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The Irish Heritage Cookbook
     

The Irish Heritage Cookbook

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by Margaret Johnson, Chronicle Books
 

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Roughly 44 million Americans of Irish descent, though understandably proud of their heritage, have grown up with a shocking degree of cultural deprivation with regard to the culinary traditions of their ancestors. For most, Irish cuisine means potatoes, corned beef, and cabbage. Now at last, The Irish Heritage Cookbook will set the record straight. Margaret

Overview

Roughly 44 million Americans of Irish descent, though understandably proud of their heritage, have grown up with a shocking degree of cultural deprivation with regard to the culinary traditions of their ancestors. For most, Irish cuisine means potatoes, corned beef, and cabbage. Now at last, The Irish Heritage Cookbook will set the record straight. Margaret Johnson offers a much-needed fresh perspective on what Irish cooking is all about. She tells stories about the foods of Erin and how these dishes were reinvented by Irish emigrants and their offspring, evolving to include new ingredients and to suit modern circumstances and tastes. Offering a bountiful collection of both traditional recipes and contemporary innovations from a host of chefs and cooks in the Old Country and the New, The Irish Heritage Cookbook affirms at last the place of Irish cooking among the great cuisines of the worldand one to be enjoyed by all who love Ireland.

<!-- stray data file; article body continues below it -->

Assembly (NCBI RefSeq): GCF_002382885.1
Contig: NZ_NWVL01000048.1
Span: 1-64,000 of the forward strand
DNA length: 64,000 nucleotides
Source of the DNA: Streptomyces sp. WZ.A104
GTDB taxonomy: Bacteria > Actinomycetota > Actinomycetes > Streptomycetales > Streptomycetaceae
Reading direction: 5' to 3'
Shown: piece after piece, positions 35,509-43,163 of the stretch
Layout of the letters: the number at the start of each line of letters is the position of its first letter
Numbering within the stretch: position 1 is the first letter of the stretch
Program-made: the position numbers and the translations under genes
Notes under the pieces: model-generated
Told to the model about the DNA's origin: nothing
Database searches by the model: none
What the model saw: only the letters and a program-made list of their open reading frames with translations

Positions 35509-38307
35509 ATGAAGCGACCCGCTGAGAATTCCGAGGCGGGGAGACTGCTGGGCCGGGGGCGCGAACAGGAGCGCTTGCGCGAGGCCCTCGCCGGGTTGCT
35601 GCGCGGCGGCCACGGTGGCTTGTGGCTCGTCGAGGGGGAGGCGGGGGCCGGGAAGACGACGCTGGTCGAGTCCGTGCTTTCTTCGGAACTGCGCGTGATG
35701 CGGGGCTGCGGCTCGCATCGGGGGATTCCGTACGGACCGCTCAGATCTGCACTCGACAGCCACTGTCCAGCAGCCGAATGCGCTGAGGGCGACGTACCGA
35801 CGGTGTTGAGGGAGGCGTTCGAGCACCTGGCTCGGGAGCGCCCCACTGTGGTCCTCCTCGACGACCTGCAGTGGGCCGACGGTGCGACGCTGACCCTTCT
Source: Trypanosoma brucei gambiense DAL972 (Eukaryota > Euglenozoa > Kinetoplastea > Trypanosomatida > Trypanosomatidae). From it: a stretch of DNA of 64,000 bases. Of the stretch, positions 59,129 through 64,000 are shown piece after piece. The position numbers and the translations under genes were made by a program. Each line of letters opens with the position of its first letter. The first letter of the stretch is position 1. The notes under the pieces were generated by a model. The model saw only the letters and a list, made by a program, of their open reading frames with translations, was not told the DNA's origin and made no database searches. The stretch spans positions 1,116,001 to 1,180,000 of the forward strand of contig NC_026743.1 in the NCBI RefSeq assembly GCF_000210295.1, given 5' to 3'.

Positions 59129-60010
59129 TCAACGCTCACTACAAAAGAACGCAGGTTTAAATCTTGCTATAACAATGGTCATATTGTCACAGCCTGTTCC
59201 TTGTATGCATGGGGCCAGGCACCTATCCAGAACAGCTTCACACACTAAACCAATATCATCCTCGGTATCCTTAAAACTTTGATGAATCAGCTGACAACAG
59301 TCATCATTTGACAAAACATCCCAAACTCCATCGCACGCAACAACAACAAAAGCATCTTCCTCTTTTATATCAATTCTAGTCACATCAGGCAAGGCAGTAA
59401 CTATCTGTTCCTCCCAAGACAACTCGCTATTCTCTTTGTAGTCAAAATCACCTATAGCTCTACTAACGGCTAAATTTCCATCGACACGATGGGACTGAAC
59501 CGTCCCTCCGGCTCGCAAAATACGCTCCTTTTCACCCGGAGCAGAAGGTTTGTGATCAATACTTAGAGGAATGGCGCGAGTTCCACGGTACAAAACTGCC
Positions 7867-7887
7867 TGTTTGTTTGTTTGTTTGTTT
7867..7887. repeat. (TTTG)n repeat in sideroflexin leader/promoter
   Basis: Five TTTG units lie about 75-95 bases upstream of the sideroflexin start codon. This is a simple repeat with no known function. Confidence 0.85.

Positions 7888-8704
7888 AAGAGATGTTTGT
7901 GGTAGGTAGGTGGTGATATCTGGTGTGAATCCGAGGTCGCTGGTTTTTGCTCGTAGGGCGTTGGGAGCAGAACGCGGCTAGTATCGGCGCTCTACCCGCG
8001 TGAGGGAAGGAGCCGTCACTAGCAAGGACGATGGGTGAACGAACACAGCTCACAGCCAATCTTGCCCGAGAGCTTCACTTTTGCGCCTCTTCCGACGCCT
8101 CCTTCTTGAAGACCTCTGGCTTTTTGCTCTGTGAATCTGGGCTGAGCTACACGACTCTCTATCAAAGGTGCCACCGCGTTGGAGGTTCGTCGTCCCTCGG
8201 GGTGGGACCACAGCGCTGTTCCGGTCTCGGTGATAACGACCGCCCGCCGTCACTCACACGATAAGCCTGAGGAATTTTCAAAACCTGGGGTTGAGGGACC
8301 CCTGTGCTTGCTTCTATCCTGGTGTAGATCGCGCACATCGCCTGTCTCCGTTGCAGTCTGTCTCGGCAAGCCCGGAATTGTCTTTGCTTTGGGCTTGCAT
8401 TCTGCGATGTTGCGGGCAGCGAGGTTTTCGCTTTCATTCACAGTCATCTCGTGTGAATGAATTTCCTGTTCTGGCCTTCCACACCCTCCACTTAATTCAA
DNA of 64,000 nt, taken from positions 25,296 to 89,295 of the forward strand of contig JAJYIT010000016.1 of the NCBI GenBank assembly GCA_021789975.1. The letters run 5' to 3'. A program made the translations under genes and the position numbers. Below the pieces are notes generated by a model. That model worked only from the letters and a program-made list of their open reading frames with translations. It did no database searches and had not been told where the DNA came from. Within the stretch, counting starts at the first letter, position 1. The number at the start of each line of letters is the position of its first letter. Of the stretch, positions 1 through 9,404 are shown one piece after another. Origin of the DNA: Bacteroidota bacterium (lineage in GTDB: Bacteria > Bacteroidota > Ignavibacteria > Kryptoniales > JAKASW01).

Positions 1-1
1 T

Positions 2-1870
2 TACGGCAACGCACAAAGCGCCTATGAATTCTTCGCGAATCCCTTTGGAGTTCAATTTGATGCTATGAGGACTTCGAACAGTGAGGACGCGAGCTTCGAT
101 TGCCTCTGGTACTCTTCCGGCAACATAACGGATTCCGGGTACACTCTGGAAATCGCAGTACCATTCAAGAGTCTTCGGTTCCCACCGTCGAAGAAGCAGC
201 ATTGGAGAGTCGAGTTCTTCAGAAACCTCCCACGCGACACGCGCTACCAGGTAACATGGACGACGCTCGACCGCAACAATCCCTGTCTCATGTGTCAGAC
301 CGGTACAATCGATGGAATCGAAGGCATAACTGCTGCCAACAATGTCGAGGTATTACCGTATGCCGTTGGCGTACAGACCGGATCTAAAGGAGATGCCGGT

Editorial Reviews

Publishers Weekly - Publisher's Weekly
Food writer and Massachusetts native Johnson delivers a fresh perspective on Irish cookery with an engaging collection of recipes culled from Irish (and Irish-American) chefs, hoteliers and long-time home cooks who have reinterpreted traditional dishes with earthy panache. Organized by topography--hill, dale, waters, etc.--chapters include historic sidebars and anecdotes, such as information on medieval Irish castle banquets. Despite an occasional gourmet detour (e.g., Mussel Soup with Oatmeal-Herb Crust or Warm Woodland Salad with Champagne Vinaigrette), robust, rustic Irish cooking prevails. Recipes are not for the diet conscious: copious amounts of butter and cream, meat-with-meat pairings and other caloric combinations predominate (e.g., Black Pudding Roisin, with pig blood sausage; Dublin Coddle, a pork, bacon and potato casserole; Quail with Chestnut Stuffing and Burgundy Sauce). Ireland's culinary "roots" (carrots, turnips, parsnips and tubers) as well as distinctly Irish libations (stout, whiskey and poitins, a distillation of barley, sugar and water), punctuate many recipes. Relatively uncomplicated, many of these meals involve minimal preparation time and can be easily rendered by novice home cooks. Looking beyond boiled potatoes and cabbage, Johnson provides valuable insight into Ireland's gastronomic heritage. (Mar.)
Darina Molloy
...[A]n impressive collection of recipes....The basic staples are also accounted for...
Irish America Magazine

Product Details

ISBN-13:
9780811819923
Publisher:
Chronicle Books LLC
Publication date:
01/28/1999
Pages:
304
Product dimensions:
1.00(w) x 1.00(h) x 1.00(d)

Related Subjects

Meet the Author

Margaret Johnson grew up in a traditional Irish-Catholic neighborhood in Massachusetts. A high school teacher in New York state, she takes advantage of her long summer vacations to travel to Ireland regularly, and has published numerous Irish travel and food articles.

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The Irish Heritage Cookbook 2 out of 5 based on 0 ratings. 1 reviews.
Guest More than 1 year ago
I attempted to make the potato-apple cake over the weekend. I like to pride myself in being a great baker. The recipe was a disaster and after making it, I realized a lot of tips that the author left out such as completing cooling off the mashed potatoes and chilling the 'dough' in the fridge for about 30 min before rolling it out. The failure of this recipe and the lack of specific details by the author makes me hesitant to try anything else. Luckily, I only just checked this book out of the library.